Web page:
Experiment No. 11: Tradition Transition

Blog Post
Dec. 16, 2019

The Basics

We’re Trying to Solve: Holiday pressure, stress, and the mental load
Target Audience: Individuals, families
Ages: 12 and up
Category: Holidays and celebrations
Estimated Time: 3+ hours
Difficulty Level: Difficult, but fun and meaningful

Have you ever felt torn between a duty to continue a tradition you or your family once loved and a sense that for some reason, carrying that tradition on has gotten difficult or even impossible? Maybe it’s a particular ritual around lighting the menorah each night of Hanukkah, or an outing you used to make with the family every Christmas Eve. Maybe divorce has changed the family members who are around you this year, or the loss of a loved one has left a hole in the center of a once-beloved tradition. Maybe it’s just that your kids have gotten too old to find a particular tradition exciting anymore, and they want to spend their holiday time differently. Rather than clinging to the tradition of years past even when it causes more stress than joy, or abandoning it altogether, this experiment helps you hone in on the things you value most about the tradition, and encourages you to think of new, more achievable ways to reach those same goals and bring your whole family along with you.


  1. Think about and even jot down some notes about what it is you love most about the tradition that you’ve noticed is becoming harder to carry out. Traditions are powerful not because they are composed of specific actions that need to be carried out in a particular way, but because they conjure feelings or create experiences we value and even look forward to all year round. If the tradition you love is going out to the woods to find a Christmas tree as a family, for instance, ask yourself if what you love is really about the tree and the woods, or if it’s about something else--the quiet time with your family, protected from distractions and noise, the common project you share, or the time together in nature. Which of these is most important to you?
  2. Next, think through the specific changes that might have caused this tradition to fall out of the routine or become more difficult, and try not to take those changes too personally. Change comes with life, but what has changed? Is it harder to block out a whole day to make this trip together? Are the kids tired of spending so much time in the car and hoping to get a tree from a more local source this year? Think about the cost of pushing past these barriers to keep your tradition fully intact. Is it worth it? Or are there ways you could get the same effects you most value without all the resistance?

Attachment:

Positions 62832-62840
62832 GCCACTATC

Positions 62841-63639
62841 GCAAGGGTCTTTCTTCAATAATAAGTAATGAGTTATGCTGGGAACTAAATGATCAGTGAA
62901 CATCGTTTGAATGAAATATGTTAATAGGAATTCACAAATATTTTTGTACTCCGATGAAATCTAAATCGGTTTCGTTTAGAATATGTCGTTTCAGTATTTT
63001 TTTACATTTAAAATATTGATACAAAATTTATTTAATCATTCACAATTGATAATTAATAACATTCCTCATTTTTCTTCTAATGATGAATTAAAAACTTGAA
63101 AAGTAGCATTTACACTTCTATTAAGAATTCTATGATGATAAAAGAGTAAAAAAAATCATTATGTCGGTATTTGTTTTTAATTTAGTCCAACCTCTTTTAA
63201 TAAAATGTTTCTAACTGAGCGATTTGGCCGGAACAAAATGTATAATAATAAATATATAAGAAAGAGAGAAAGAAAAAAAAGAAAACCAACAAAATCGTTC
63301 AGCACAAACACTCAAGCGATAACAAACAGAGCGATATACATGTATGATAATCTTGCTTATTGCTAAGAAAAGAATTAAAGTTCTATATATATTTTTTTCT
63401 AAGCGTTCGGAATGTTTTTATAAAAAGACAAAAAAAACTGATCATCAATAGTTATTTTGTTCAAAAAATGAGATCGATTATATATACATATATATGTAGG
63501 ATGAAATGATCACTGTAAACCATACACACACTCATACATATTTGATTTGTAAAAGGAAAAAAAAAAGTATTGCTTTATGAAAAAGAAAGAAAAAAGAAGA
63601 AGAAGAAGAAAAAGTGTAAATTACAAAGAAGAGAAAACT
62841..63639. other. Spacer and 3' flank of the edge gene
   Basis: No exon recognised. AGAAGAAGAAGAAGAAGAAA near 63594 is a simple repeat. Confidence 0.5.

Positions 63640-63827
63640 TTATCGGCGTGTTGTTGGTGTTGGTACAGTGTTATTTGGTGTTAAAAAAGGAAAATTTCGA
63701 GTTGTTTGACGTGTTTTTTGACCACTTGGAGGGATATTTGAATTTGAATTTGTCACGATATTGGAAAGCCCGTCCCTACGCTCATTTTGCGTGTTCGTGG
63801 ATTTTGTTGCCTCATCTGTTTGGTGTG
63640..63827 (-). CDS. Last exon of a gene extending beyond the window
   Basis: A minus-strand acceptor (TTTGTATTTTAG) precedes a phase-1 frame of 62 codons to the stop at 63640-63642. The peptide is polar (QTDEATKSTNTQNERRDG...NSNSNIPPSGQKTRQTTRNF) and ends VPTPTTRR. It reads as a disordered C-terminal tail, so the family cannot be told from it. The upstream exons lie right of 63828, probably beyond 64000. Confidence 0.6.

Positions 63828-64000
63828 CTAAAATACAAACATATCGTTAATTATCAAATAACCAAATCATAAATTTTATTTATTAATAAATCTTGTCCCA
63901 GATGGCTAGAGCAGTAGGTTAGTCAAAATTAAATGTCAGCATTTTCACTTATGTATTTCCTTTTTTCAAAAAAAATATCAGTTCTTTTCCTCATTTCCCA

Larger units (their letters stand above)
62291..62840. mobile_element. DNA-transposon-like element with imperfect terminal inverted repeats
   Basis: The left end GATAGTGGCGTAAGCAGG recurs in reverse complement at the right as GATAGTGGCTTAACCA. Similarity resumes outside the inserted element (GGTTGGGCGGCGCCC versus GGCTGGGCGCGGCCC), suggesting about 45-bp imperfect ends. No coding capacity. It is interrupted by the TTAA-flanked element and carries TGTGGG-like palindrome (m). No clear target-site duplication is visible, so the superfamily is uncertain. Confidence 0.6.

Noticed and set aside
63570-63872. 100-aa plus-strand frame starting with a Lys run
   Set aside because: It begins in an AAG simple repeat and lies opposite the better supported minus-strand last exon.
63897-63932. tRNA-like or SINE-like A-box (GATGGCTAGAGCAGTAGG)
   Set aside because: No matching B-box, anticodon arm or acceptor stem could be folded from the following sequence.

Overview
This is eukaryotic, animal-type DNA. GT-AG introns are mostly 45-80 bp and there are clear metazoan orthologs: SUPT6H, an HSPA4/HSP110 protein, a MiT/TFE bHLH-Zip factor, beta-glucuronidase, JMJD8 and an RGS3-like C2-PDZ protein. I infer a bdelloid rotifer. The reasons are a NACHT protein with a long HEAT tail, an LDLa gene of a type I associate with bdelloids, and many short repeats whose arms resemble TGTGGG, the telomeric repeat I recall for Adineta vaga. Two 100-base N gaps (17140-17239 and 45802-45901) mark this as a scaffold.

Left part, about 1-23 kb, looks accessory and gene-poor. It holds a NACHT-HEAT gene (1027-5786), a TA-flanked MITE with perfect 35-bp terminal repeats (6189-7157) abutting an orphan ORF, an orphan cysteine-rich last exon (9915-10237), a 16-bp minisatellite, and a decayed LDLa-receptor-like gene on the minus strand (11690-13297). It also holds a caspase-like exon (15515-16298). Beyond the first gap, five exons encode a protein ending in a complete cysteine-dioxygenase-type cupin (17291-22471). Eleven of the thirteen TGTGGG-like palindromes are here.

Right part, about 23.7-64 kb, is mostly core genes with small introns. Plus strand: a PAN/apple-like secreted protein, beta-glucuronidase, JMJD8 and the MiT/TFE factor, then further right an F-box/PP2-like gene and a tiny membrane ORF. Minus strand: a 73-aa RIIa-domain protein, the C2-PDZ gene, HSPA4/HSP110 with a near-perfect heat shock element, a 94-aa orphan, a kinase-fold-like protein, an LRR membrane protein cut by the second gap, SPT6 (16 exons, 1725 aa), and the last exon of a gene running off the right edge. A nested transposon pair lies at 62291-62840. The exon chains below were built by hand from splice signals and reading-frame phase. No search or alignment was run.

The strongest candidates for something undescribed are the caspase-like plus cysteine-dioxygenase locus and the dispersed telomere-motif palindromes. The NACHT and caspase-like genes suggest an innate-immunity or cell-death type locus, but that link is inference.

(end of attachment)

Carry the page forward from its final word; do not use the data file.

3. Once you’ve got a sense of the things you most want to savor and the things you might consider adjusting, it’s time to figure out what alternatives can come next. Keep in mind that no tradition goes on the same way forever without evolving or being flexible for the people it involves and the circumstances they find themselves in. Even if a certain tradition is something your family has been doing for generations, there’s no possible way they’ve been carrying it out without modification or flexibility year after year, as technology evolves, people change, and resources ebb and flow. You too have the right to make your traditions your own. If it’s the chance to appreciate nature that you most valued about the Christmas tree tradition, maybe you can consider a shorter, more low-investment alternative the kids are excited to try, like a short hike. Or maybe, you can get that time with Mother Nature you so value on your own, or with only the family members who are equally passionate about it or at least support your passion. Plot out a new way to experiment with your tradition.
  4. Give it a try, and don’t worry if it isn’t perfect this year! Maybe your alternative has perfectly met the things you valued most about the tradition in the past, or maybe it fell short. The good news about traditions is they come back around and you always have a chance to try again with a modified approach. Stay flexible and remember to put the emotional weight not on the perfect execution of a routine, but on the feelings those actions evoke or signify.

Connect With the Better Life Lab

Are you going to try this week’s experiment? Do you have a story about how you and your own family solved a problem with the work at home? Is there a specific challenge you’ve been trying to tackle? Can this experiment be improved? Please let us know via this form, at bllx@newamerica.org, or in our Facebook group for BLLx Beta Testers.

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